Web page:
Saturday, April 28, 2012

April 28, 1862 (Sunday): Jackson at Swift Run Gap

Swift Run Gap Towards Elkton (Grafton)-Google Earth

SWIFT RUN GAP, April 28, 1862. 

General R. E. LEE, Commanding C. S. Army:
    GENERAL: I should have answered your letter of 23rd instant before this had I possessed the requisite information. I have reason to believe that Banks has near 21,000 men within a day's march of me. he

has moved his main body from New Market to Harrisonburg, leaving probably a brigade at New Market and between the town and the Shenandoah to guard against a force getting in his rear. I am a strong advocate of concentrating our forces on the enemy in his exposed positions. I have made arrangements for ascertaining whether there is still a force in the vicinity of Warrenton. Day before yesterday the enemy drove in my picket, and being apprehensive that Banks would advance on me, I requested General Ewell to move forward in the direction of Swift Run Gap, in the vicinity of which he now is. It may be that in a few days I will be able to attack some exposed point.
    If you could send me 5,000 more troops by railroad to Charlottesville I would join that re-enforcement at Port Republic, and move directly from that point on Banks if the does not receive re-enforcements. On yesterday week there were near 7,000 men in the neighborhood of Winchester, under Blenker; as yet I have not heard of their having joined Banks. Whilst I propose to attack Banks in front if you will send me 5,000 more men, yet the more you can send the better, as it would not only increase the prospect of success in battle, but would also increase the prospect of reaping the fruit of victory. As Charlottesville is connected by railroad with Fredericksburg, could you not send me troops from Fredericksburg? Now, it appears to me, is the golden opportunity for striking a blow. Until I hear from you I will watch an opportunity for attacking some exposed point.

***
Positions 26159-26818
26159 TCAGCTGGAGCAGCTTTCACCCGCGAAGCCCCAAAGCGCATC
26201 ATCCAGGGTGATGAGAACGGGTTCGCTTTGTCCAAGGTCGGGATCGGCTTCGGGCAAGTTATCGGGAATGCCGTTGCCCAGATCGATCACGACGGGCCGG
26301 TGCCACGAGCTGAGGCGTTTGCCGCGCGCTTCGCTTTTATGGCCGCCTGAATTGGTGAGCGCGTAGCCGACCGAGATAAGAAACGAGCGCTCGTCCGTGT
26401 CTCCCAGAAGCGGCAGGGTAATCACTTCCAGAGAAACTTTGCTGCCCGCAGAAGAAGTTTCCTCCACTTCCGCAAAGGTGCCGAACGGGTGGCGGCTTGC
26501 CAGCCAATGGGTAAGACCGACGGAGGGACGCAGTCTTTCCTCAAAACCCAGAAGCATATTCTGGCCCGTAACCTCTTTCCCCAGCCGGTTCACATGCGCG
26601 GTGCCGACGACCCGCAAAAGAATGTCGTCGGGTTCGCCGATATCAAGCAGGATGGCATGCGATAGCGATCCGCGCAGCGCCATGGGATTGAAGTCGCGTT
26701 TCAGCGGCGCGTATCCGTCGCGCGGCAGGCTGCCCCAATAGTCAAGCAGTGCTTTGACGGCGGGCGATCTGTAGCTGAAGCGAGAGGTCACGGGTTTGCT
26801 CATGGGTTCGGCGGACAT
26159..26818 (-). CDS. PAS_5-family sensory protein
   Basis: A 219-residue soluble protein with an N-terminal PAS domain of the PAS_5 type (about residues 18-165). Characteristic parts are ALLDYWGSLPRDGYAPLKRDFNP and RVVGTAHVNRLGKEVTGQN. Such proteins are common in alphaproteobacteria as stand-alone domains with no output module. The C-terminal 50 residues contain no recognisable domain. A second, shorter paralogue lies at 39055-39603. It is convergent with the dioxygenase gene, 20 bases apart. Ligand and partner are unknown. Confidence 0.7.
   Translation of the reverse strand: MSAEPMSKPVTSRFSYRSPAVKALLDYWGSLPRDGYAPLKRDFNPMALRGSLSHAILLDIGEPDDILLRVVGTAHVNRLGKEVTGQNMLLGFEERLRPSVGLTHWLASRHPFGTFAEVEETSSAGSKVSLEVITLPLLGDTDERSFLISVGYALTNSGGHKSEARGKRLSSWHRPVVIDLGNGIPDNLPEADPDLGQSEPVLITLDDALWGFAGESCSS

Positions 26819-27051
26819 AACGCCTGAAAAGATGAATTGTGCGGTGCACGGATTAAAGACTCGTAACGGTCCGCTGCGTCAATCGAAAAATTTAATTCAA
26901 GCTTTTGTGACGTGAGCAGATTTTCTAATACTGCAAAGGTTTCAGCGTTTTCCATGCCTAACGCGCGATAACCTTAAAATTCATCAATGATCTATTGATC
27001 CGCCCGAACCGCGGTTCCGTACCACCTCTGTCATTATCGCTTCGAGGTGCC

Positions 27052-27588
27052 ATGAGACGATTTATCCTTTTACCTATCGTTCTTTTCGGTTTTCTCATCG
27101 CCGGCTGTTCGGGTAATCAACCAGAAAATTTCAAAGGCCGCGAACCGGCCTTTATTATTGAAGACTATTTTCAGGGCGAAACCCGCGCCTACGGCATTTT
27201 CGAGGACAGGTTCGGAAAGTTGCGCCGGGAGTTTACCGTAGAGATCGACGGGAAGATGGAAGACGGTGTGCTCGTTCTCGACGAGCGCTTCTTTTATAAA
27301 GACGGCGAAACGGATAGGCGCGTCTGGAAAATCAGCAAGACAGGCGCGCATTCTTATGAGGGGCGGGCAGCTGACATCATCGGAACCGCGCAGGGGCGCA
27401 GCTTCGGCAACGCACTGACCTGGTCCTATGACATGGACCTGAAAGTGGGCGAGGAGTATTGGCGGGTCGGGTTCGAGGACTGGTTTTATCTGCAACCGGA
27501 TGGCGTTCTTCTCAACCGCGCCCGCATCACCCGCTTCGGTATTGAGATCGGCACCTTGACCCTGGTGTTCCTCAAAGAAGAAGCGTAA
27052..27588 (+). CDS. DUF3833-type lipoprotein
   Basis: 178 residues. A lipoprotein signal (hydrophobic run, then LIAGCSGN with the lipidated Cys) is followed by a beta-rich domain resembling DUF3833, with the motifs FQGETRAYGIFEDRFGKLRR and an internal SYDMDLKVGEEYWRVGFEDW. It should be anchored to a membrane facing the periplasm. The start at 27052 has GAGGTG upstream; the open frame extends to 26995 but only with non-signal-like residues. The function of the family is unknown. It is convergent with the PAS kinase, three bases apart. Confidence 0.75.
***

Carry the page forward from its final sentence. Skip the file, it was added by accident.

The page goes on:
If Banks would advance on me here, I have, with General Ewell, ample force for driving him back; but it does not appear to me that Banks designs pursuing me farther in their direction.
    Should it become necessary, General Ewell and myself can move on Warrenton either via Sperryville or by Orange Court-House.
    I am, general, your obedient servant,

    T. J. JACKSON,

Official Records, Series I., Vol. 12, Part 3, Page 871.

Jackson had positioned himself at Swift Run Gap to prevent Banks from moving further up (South) the Valley.  Positioned as Jackson was, he would be able to fall in on Banks rear if he moved further.  Fremont had begun moving off to the West as part of a plan to invade East Tennessee.  With Union forces thus divided, the opportunity to strike a blow became more attractive to Jackson, who had been given wide latitude by Lee in Richmond to develop his own plans.   

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